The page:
However, Apple will continue to support its release of MacPPP for some time, and the FreePPP Group is continuing to develop and refine FreePPP. Once again, remember the Golden Rule of PPP: if you’re happy with your current PPP software, there’s no strong reason to change it.
How much money will my company make on the Internet?
I often hear this question from businesses. The answer, most of the time is, "in the best case scenario; you’ll break even." When their color returns, I usually ask them, "How much money does a bank make from an ATM?"
For each ATM, a bank pays thousands of dollars for installation, insurance, daily maintenance, rental, network linkage, upgrades, theft-prevention, and more. A bank does not make money from ATMs, it pays to provide them.
Next question: Would you bank at a place that did not have ATMs? Probably not. ATMs are a valued, often essential, service that we have come to expect. For example, I bank at a credit union whose nearest office is 300 miles away. I haven’t seen a teller in over two years.
I am not suggesting that your next modem should come with a cash dispenser. I am saying that the Web provides services that are fast becoming essential and valued. In much the same way that the availability of ATMs grew explosively in the 1980s, I expect Web sites to bloom in the near, medium, and far future.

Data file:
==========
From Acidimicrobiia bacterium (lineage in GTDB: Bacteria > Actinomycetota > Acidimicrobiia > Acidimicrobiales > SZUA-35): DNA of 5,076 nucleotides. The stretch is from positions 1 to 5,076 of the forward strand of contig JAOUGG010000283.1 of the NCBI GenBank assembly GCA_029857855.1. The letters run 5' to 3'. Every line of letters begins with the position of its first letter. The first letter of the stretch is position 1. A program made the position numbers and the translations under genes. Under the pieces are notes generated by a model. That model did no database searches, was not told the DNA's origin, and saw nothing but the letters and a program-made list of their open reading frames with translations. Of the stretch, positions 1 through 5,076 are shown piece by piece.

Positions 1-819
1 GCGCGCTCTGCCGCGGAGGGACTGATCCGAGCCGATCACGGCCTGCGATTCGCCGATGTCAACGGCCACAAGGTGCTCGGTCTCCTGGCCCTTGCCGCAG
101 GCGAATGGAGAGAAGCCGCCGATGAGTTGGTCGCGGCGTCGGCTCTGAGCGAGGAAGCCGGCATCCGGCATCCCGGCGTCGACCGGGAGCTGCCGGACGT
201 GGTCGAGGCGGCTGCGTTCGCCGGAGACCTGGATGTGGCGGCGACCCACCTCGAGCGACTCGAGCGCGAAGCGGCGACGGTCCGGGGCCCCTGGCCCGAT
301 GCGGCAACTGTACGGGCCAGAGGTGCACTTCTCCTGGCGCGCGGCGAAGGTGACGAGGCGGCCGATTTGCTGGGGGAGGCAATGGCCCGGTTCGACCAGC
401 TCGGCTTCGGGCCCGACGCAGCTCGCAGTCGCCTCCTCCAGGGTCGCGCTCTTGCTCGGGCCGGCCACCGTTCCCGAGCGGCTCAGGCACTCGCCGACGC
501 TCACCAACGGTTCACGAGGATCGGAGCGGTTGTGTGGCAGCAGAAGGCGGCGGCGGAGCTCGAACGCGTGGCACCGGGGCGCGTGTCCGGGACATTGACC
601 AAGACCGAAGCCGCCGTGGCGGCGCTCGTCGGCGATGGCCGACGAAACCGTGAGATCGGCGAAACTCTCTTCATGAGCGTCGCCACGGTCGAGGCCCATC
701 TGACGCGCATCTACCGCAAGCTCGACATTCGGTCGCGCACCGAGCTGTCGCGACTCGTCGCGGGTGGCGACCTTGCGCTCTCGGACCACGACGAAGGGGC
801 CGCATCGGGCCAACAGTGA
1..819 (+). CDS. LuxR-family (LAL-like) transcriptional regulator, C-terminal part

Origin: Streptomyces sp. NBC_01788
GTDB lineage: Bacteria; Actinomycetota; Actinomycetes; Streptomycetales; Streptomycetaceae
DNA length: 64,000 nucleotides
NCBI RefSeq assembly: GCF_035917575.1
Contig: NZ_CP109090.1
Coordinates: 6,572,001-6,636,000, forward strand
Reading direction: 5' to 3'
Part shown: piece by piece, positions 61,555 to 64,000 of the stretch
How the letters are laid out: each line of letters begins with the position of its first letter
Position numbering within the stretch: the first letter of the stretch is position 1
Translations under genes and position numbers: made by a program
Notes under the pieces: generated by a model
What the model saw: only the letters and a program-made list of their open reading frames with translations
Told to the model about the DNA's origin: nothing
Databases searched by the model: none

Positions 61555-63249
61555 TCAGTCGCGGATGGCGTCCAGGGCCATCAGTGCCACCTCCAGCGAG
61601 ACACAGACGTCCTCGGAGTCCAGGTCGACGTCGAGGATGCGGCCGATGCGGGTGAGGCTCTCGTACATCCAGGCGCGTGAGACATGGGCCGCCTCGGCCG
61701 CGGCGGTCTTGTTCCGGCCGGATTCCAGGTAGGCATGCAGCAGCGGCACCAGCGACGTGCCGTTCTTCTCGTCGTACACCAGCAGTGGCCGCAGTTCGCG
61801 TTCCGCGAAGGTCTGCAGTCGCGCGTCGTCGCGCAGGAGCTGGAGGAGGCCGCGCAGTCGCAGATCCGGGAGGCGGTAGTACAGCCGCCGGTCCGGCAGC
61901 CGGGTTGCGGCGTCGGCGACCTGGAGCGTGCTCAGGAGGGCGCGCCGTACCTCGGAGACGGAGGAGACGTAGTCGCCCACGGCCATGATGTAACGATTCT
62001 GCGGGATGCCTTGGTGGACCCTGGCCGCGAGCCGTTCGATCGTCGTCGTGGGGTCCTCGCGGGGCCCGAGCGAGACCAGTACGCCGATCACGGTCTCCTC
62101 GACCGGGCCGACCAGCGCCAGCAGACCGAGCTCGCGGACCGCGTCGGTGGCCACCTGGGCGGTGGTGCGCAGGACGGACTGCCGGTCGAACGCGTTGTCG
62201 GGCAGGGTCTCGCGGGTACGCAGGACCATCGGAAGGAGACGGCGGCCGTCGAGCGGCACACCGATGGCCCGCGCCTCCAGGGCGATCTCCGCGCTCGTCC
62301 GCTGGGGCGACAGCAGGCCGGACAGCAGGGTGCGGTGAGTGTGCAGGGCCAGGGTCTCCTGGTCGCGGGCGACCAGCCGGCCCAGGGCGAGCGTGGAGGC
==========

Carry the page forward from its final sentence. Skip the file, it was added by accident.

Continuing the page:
The Web will become a necessary center for commerce in three areas:
Technical and sales support. Intelligent programs running on Internet servers (CGIs or other programs) can dissect customer questions for key words, assign probability scores, and group questions into defined categories. Then, batches can be forwarded to people best able to handle them, or a program may handle certain questions. At the least, an automated program can send a comforting acknowledgment to the querying users. All these functions – not to mention the savings on the tangible and intangible costs of keeping 800-number callers on hold for an hour – dramatically ease the cost of supporting products and services. Support is not a traditional area of income, but the Web may reduce (though not eliminate) the cost.
Nexus for product information and specifications. We’ve all heard contest rules or car dealership specifications mumbled incredibly quickly at the end of a radio or television commercial. The summary given there is just enough to satisfy the legal department. Now, consider magazine ads for prescription drugs. What’s that, around three pages of ultra-small type? Traditional media has limits to the quantity of information that it can transmit. In contrast, on the Web, for a comparatively low cost, companies can provide detailed specifications, without imposing a vast bulk of information on other, not-as-interested users.